Federal Reserve system drives economic debacles | PostIndependent.com

Federal Reserve system drives economic debacles

Mary Boland
Post Independent
Glenwood Springs, CO Colorado
What do we really want?

“There’s an awful lot of power there held by unelected people … with darn little accountability.”

– Republican presidential advisor James Baker speaking of the Federal Reserve Board

Not only is the Federal Reserve Board unaccountable, it has been a dismal failure. And the reasons it has been a failure are not mysterious or too complicated for the average voter to understand.

The Federal Reserve system was created in 1913 to manage the money supply and regulate commercial banks in order to accommodate the needs of commerce and industry. But it has always accommodated the needs and desires of big banks, even at the expense of the needs of commerce and industry.

All commercial banks that accept deposits must maintain reserves with the Federal Reserve system. Also, the ultimate power to enlarge or diminish the nation’s money supply resides entirely with the Fed.

The system is run by a governing board appointed by the president for staggered 14-year terms. But it is supposed to operate independently of politics and elected officials have never dared to give the board marching orders.

James Baker is only one of a number of politicians and economists who have said that the Fed’s independence should be ended and the board placed under the immediate control of the president. This would make the Fed like the central banks in other industrialized countries.

That such a reform would make the Fed more accountable assumes that the president is accountable to the people rather than to Wall Street money. And that, unfortunately is increasingly not the case, whether the president is a Democrat or Republican. Without campaign finance reform, nothing else can be reformed.

But back to the Fed as it is.

The Fed’s worst failure is that it has never invoked its full authority as a bank regulator. The boards have either lacked the will or, as they have insisted, the political weight to impose genuine restraint on the largest and most aggressive banks when those banks embarked on their lending binges.

Examples of this include the commercial banks’ irresponsible lending to the Hunts when they tried to corner the silver market; their irresponsible loans to third world countries in the 1980s; the wildly excessive lending of Continental Illinois and other banks; and, of course,the crazy speculation of recent years that crashed our economy.

In all these cases, the Fed uttered mild admonitions to its member banks from time to time, but never used its regulatory powers to stop things before they got out of control. But once the bubbles created by the banks’ irresponsible actions burst and threatened the banks’ solvency, then the Fed was all action.

The Fed would stop at nothing to protect the big banks. Not the small banks, mind you; Fed governors righteously let them suffer the consequences of their actions. But the big ones were protected at any cost to the rest of us. And while recent costs have by far been the most ruinous, the bailouts required by the credit binges I mentioned earlier were also very costly.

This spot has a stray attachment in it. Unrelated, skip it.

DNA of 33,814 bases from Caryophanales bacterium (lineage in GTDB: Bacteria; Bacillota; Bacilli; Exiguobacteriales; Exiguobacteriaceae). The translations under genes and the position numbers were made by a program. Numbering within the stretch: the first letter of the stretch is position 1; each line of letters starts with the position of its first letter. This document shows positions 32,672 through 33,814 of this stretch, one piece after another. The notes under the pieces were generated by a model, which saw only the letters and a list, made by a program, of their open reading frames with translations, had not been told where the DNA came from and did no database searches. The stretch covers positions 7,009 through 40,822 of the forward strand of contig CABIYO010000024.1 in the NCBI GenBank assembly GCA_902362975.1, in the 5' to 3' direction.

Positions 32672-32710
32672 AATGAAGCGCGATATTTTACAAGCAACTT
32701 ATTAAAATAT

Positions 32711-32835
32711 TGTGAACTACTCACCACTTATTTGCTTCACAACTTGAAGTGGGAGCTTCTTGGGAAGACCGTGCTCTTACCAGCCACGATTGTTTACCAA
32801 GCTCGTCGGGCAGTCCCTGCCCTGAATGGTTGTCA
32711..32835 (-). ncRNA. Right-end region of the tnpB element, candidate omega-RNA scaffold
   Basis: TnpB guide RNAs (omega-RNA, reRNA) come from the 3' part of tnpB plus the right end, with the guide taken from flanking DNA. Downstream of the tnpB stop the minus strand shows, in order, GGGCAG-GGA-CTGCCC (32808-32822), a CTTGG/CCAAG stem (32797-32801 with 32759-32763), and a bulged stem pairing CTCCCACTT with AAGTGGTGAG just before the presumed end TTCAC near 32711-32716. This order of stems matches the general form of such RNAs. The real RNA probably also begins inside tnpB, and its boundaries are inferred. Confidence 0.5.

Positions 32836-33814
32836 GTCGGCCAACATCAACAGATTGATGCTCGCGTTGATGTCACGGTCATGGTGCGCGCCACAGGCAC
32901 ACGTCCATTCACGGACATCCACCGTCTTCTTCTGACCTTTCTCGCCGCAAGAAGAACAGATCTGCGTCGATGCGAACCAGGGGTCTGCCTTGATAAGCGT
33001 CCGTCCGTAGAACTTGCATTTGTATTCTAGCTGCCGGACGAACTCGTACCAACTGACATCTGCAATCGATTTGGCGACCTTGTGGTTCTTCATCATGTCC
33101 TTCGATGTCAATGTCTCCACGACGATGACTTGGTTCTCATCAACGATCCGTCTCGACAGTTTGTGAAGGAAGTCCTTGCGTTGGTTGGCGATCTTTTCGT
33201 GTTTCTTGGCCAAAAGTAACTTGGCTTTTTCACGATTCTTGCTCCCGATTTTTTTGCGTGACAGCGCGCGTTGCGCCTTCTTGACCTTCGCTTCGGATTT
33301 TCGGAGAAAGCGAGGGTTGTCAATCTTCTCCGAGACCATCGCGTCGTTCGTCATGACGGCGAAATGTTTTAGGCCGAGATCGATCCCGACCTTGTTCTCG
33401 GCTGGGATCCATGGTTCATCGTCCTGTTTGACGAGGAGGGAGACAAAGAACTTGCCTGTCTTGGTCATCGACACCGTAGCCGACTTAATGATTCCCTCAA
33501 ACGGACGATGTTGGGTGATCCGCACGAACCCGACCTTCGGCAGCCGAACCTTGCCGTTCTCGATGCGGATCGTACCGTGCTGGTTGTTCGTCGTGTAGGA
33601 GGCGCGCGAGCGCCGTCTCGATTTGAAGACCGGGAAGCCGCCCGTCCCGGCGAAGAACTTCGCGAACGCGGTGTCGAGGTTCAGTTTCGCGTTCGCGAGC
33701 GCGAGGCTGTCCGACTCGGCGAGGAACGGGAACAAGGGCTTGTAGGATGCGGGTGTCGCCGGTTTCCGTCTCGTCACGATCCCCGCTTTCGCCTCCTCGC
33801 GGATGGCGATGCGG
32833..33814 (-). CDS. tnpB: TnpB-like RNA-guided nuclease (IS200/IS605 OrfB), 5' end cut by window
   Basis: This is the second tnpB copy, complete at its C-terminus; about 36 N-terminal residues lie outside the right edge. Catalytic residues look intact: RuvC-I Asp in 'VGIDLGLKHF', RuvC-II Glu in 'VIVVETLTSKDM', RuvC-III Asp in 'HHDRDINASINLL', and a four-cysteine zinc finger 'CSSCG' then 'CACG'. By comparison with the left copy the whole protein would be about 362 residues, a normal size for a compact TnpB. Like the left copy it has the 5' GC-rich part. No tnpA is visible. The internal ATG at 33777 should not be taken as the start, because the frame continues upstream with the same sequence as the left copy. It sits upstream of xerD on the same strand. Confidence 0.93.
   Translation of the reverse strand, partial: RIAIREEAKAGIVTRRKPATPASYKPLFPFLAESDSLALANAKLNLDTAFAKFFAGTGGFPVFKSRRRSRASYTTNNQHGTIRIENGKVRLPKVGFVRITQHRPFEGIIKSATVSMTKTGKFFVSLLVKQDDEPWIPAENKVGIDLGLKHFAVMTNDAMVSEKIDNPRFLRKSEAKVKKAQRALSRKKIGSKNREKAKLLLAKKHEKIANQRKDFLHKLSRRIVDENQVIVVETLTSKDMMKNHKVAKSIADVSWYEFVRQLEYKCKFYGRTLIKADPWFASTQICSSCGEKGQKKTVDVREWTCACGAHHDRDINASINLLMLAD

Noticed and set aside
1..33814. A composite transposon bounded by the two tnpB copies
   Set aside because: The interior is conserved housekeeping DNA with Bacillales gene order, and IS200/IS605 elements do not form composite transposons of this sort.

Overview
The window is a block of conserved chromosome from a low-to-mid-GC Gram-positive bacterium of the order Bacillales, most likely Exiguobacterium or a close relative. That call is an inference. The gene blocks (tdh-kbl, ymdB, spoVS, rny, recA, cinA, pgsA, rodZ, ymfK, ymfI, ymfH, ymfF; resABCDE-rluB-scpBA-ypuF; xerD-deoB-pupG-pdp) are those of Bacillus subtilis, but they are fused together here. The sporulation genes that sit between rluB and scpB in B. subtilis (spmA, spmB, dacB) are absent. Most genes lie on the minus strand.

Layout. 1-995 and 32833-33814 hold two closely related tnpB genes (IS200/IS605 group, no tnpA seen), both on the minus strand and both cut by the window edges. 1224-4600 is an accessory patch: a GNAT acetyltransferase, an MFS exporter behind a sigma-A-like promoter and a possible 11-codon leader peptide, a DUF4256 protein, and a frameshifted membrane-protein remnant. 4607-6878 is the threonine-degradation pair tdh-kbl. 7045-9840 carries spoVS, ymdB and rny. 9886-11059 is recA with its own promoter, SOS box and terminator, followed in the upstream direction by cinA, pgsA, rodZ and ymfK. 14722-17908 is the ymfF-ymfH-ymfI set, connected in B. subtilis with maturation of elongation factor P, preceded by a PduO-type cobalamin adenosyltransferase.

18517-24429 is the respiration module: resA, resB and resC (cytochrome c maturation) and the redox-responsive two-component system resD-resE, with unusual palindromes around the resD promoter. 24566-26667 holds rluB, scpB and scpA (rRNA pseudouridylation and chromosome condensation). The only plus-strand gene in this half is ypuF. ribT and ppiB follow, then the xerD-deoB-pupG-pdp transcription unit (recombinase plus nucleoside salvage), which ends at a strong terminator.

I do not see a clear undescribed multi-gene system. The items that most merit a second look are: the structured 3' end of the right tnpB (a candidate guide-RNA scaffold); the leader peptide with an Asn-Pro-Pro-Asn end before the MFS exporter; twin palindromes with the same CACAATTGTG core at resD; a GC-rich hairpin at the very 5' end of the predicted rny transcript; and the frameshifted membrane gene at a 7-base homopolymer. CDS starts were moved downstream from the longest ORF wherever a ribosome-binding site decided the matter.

The Fed is just another regulatory agency captured by the industry it is supposed to regulate. Presidents appoint to the Federal Reserve’s Governing Board people recommended by Wall Street who have made their careers in commercial banking. These people are mainly responsive to the interests of important commercial banks, and often return to that world after their “public service.”

The other problem with the Fed’s so-called independence from politics is that too often the government’s fiscal policy and the Fed’s monetary policy have been contradictory. In the ’80s, for example, the Fed tried to compensate for the inflationary effect of the Reagan deficits by tightening the money supply to the level that interest rates became ruinously usurious.

Those high interest rates ruined family farms, many small and medium businesses, and caused a crash in raw materials prices that virtually destroyed American timber and other extractive industries and whole third world economies.

In addition, a tremendous flow of foreign capital into the U.S. to take advantage of the high rates caused the U.S. dollar to be bid up very high in relation to other currencies. The effect was to make our exports too expensive abroad so that agricultural and other foreign markets were lost.

It has been argued that the U.S. economy has never recovered from that debacle. But the big banks were making a killing from the high interest rates and the Fed seemed to care little about the needs of commerce and industry.

For a fuller analysis of the Federal Reserve System, read “Secrets of the Temple,” by William Greider, available from our library system. The book is long, but well written, easy to understand and fascinating.

“What Do We Really Want?” appears on the second and fourth Thursdays of the month. Mary Boland is a retired teacher and journalist, a proud grandmother, and a longtime resident of Carbondale. Follow her on twitter @grannyboland.

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